Rabbi Bruce Kahn's attire is unassuming, his office unadorned. Dressed casually in kakhis and a button-down shirt sans tie, Kahn stands in his office near DuPont Circle in Washington, D.C. The walls are sparsely decorated with baseball memorabilia and Navy hats. His desk is stacked with papers and religious books. You would never guess that the 62-year-old Kahn has faced off against some of the wealthiest, most influential men in real estate.

But that doesn't mean Kahn is the John Q. Citizen he appears to be. As Kahn steps down from the executive director role at the Equal Rights Center (ERC)—an organization whose predecessor he helped found 25 years ago—the multifamily industry is holding its breath, unsure what will happen next. For many of the industry's biggest and best firms, the ERC has been a divisive, antagonistic foe. That's what happens when a little nonprofit has the audacity to sue some of the most respected companies in the business for alleged violations of the Americans With Disabilities Act (ADA) and Federal Housing Administration (FHA). And at the center of it all is Kahn.

“We're casting a question mark on the good feeling that [apartment owners] want to have about themselves,” Kahn says. “Developers want to feel that they've done the right thing, and here's this little upstart civil rights agency telling them that they've made these blunders and haven't been paying close enough attention. Who are we to do that?”

Indeed. The ERC has sued companies such as Archstone-Smith, a large, formerly public REIT based in Englewood, Colo.; Trammell Crow Co., a Dallas-based apartment owner and builder; and The Bozzuto Group, a Greenbelt, Md.-based developer long considered one of the most ethical firms in the industry. It has forced each firm to settle—and those settlements weren't cheap. Archstone, for one, spent more than $20 million to fix 12,000 units, and also paid $1.4 million in legal fees.

But that isn't all that makes Kahn controversial. Although his religious-like fervor for fair housing isn't disputed, his methods certainly are. On one hand, he expresses a desire to come together and have “the industry rush toward us as we rush toward them.” On the other hand, many people who have dealt with him say his organization won't back off of demands of total accessibility and sincerely compromise during the litigation process. This is a story of a how a one-man act has changed the face of real estate in America—it's a story that began with a rabbi.

COMMITTED TO THE CAUSE If it seems like Kahn has a zealot-like approach to fair housing and accessibility, it's because he does. “I think he's very passionate and committed to providing accessible housing,” says Sharon Dworkin Bell, senior staff vice president for multifamily housing at the Washington, D.C.-based National Association of Home Builders. “He truly believes it's an area in which he [can] make a significant impact.”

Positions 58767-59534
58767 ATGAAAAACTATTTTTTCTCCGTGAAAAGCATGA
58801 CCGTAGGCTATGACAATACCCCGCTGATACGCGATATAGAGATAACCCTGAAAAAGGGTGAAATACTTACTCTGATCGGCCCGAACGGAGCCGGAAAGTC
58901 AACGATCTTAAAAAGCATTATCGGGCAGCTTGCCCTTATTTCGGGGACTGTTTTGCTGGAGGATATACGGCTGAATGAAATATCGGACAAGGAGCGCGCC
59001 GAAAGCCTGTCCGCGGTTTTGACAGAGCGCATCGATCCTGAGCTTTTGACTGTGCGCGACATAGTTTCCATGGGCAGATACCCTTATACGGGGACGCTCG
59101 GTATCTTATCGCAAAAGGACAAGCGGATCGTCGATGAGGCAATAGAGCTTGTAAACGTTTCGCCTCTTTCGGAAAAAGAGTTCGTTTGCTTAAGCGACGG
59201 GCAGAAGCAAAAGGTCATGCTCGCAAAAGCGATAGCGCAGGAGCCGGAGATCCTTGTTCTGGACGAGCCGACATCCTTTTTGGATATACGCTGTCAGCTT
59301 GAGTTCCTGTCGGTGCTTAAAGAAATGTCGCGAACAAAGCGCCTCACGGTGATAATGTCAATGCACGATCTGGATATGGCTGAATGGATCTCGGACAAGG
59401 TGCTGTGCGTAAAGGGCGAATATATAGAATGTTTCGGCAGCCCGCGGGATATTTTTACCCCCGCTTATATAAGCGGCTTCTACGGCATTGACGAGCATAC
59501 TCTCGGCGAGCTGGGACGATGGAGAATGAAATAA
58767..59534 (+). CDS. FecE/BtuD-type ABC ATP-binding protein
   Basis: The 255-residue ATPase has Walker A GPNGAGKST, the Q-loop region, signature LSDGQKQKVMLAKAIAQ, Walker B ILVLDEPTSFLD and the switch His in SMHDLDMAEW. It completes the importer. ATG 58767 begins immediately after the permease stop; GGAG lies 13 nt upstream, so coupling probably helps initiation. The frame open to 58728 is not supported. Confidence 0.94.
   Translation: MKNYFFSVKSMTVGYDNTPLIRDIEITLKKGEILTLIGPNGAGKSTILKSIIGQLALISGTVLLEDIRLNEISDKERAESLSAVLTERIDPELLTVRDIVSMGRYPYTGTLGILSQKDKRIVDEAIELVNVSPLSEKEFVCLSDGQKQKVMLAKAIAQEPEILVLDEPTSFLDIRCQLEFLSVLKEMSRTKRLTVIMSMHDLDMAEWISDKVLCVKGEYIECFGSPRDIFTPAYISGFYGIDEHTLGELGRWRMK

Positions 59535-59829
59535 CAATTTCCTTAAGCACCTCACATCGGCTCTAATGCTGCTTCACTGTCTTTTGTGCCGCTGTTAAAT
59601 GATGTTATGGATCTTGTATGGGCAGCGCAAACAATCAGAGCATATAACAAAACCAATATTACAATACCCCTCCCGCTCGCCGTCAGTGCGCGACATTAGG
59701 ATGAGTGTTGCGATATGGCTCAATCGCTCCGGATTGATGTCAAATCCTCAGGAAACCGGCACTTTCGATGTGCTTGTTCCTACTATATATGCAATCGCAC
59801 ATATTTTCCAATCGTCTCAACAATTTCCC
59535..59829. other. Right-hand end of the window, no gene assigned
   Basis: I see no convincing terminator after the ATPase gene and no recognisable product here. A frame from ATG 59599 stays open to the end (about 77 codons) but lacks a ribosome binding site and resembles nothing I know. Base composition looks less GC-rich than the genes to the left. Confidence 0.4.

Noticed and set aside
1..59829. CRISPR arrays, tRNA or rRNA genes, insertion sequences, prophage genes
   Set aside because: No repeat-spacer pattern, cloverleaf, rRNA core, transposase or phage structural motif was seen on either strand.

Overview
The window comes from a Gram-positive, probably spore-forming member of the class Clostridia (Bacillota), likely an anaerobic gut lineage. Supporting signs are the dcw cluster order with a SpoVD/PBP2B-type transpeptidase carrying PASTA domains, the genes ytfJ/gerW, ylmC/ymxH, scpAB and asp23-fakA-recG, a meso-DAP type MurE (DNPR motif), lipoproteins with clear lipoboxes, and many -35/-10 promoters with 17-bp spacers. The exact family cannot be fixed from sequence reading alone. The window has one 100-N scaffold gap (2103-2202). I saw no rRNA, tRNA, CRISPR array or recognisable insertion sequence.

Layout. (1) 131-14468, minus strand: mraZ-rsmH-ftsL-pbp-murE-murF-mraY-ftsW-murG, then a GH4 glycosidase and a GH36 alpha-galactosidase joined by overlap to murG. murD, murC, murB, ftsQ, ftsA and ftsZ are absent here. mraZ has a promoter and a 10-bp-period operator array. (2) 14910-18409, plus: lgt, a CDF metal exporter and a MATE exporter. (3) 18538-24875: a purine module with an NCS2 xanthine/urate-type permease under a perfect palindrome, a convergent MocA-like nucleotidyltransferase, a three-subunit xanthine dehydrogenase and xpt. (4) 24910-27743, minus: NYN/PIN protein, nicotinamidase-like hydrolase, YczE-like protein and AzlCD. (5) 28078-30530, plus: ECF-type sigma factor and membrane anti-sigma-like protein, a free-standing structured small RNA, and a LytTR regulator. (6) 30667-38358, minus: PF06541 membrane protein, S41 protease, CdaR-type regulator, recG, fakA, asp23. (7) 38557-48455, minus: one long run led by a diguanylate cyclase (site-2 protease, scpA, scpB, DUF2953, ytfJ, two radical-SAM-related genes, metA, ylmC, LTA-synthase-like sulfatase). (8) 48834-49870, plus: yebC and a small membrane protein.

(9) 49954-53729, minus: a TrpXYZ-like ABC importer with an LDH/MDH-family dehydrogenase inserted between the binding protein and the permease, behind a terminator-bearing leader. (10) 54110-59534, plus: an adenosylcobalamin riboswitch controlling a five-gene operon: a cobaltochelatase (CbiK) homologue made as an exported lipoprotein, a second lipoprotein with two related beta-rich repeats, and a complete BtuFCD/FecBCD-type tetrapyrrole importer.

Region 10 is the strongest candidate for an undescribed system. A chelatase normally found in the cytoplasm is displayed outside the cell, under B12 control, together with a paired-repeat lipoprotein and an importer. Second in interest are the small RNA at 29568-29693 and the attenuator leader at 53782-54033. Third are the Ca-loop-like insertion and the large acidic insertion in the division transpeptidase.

Spend five minutes with Kahn and you'll soon see why. In one breath, Kahn admonishes Americans for their treatment of people with disabilities as the “most flagrant, in-your-face discrimination in the country today.” In the next, he says that putting stairs in front of an apartment community is equivalent to placing a “blacks not allowed” sign in front of a restaurant. The comparison seems outrageous, but the passion seems sincere.

Kahn says it was his rabbinical training that taught him the importance of fighting injustice. “When I look at the anti-Semitism, bigotry, and violence that have been upon us for 2,000 years, you cannot miss the point that we have a responsibility to all of us to restore the broken fragments of our world to wholeness,” Kahn says. “Discrimination is a fragmented force. We want to move the world to wholeness, prevent illegal discrimination before it happens, and repair the damage caused by it.”

Kahn, who has five degrees ranging from a bachelor's in English literature to a master of arts in Hebrew letters (none are in law), was in the Navy in the early '70s when the military “was getting serious about discrimination.” Those 28 years, during which he advised commands about eliminating discrimination, made a big impact. Discrimination in housing, in particular, intrigued the rabbi. “Housing is the portal to better work, better opportunities for employment, and more choices for education,” he says.

Kahn first made fair housing his calling in 1976, when, fresh from active duty as a Navy chaplain, he met a congregation member named Barbara Wurtzel (now Rabin). She was the executive director of Housing Opportunities Made Equal (HOME), a Richmond, Va.-based non-profit focused on fighting discrimination in housing. “I was enamored with the work she was doing,” he says. “She recruited me to be a volunteer tester.”

When Kahn arrived in the capital in 1980, he settled in as the rabbi of Temple Shalom in Chevy Chase, Md., and began advocating for fair housing. Three years later, he joined forces with clergymen from six different dominations to form the Fair Housing Council (three of those original members, including Kahn, are still active). Its mission was to educate the public on all forms of discrimination in housing and fight against acts of discrimination.